a sweet, custardlike food of flavored milk curdled with rennet.
a pleasure excursion, as a picnic or outing.
a trip, as by an official or legislative committee, paid out of public funds and ostensibly to obtain information.

verb (used without object)

to go on a junket.

verb (used with object)

to entertain; feast; regale.

Origin of junket

1350–1400; Middle English jonket < Old French (dial.) jonquette rush basket, equivalent to jonc (< Latin juncus reed) + -ette -ette
Related formsjun·ket·er, noun
Dictionary.com Unabridged Based on the Random House Unabridged Dictionary, © Random House, Inc. 2019

Related Words for junket

excursion, outing, journey

Examples from the Web for junket

Contemporary Examples of junket

Historical Examples of junket

  • They'd come on this junket partly to get away from their troubles and their wives.

    Attention Saint Patrick

    William Fitzgerald Jenkins

  • There were cakes of all varieties; there was clotted cream; and of course there was junket.

    Robin Tremayne

    Emily Sarah Holt

  • Marriage is like the rennet you put into the junket—it turns it!

  • Stir the junket tablet in the cold water till it melts, and add this.

    The Fun of Cooking

    Caroline French Benton

  • When somebody wanted junket, he had made no fuss, he had just helped them to junket.


    H. G. Wells

British Dictionary definitions for junket



an excursion, esp one made for pleasure at public expense by a public official or committee
a sweet dessert made of flavoured milk set to a curd with rennet
a feast or festive occasion


(intr) (of a public official, committee, etc) to go on a junket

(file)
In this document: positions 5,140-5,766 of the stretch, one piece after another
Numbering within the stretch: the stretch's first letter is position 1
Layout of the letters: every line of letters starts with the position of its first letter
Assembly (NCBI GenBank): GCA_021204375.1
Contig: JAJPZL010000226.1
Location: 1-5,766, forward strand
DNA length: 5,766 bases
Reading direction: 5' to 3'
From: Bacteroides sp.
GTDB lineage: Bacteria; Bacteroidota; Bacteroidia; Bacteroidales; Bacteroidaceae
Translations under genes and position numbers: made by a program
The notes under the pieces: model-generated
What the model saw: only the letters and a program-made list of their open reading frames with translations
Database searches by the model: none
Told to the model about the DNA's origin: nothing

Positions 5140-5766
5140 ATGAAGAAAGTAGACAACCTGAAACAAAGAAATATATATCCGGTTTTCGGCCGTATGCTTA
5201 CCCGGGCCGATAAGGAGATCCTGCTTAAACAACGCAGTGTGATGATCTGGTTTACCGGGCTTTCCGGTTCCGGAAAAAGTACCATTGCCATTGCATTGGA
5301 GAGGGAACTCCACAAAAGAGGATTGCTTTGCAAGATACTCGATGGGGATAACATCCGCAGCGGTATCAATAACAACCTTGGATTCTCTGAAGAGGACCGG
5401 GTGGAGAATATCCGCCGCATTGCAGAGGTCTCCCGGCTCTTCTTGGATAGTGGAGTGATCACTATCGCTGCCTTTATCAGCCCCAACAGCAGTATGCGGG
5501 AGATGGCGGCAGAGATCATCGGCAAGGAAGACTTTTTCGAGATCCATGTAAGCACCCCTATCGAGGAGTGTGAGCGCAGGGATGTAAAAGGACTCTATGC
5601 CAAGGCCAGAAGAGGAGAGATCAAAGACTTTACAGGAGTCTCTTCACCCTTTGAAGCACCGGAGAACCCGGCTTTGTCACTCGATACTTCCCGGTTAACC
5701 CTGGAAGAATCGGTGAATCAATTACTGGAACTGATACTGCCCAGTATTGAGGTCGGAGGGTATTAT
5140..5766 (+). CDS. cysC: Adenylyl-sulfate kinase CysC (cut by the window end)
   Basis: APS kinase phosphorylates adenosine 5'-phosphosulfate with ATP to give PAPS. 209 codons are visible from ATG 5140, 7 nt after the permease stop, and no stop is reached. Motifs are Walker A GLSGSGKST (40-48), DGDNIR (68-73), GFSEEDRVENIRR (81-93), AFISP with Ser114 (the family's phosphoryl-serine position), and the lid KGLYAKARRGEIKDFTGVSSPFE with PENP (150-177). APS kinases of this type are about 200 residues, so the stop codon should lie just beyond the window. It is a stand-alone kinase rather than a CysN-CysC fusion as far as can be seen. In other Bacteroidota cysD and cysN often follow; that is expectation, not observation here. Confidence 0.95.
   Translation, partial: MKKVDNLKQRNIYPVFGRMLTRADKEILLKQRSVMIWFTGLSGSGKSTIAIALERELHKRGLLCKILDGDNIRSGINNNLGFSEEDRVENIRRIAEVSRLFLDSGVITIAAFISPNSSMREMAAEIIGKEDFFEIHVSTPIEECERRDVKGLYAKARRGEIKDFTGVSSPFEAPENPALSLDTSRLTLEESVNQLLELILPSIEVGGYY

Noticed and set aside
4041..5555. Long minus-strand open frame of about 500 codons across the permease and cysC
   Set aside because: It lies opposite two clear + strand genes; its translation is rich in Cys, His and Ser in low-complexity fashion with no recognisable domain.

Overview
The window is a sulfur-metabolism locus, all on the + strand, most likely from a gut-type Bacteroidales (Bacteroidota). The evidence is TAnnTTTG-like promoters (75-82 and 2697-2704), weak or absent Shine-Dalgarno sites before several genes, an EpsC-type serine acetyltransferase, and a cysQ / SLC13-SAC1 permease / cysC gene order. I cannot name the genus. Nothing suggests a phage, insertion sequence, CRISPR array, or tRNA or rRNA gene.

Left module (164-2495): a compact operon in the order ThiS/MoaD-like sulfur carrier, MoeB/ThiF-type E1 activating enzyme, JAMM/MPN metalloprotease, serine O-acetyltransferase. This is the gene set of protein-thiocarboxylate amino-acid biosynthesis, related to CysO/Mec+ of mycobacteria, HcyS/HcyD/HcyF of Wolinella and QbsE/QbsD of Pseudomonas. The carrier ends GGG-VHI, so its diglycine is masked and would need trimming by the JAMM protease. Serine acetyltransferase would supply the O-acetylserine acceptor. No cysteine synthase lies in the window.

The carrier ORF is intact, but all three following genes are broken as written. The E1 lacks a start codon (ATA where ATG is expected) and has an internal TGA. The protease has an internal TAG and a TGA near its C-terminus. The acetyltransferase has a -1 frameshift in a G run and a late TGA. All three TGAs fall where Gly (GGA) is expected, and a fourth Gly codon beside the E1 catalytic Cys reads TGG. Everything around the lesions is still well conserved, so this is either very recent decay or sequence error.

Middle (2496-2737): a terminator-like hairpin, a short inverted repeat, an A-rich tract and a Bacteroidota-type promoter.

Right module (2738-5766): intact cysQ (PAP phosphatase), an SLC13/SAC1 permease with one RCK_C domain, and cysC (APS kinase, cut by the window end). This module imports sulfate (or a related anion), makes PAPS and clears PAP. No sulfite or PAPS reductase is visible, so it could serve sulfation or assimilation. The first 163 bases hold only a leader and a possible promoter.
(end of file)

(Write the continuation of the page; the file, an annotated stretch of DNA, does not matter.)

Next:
to have or entertain with a feast or festive gathering
Derived Formsjunketer, junketter or junketeer, nounjunketing, noun

Word Origin for junket

C14 (in the sense: rush basket, hence custard served on rushes): from Old French (dialect) jonquette, from jonc rush, from Latin juncus reed
Collins English Dictionary - Complete & Unabridged 2012 Digital Edition © William Collins Sons & Co. Ltd. 1979, 1986 © HarperCollins Publishers 1998, 2000, 2003, 2005, 2006, 2007, 2009, 2012

Word Origin and History for junket

late 14c., "basket in which fish are caught or carried," from Medieval Latin iuncata "rush basket," perhaps from Latin iuncus "rush." Shifted meaning by 1520s to "feast, banquet," probably via notion of a picnic basket, which led to extended sense of "pleasure trip" (1814), and then to "tour by government official at public expense for no discernable public benefit" (by 1886, American English). Cf. Italian cognate giuncata "cream cheese" (originally made in a rush basket), a sense of junket also found in Middle English and preserved lately in dialects.

Online Etymology Dictionary, © 2010 Douglas Harper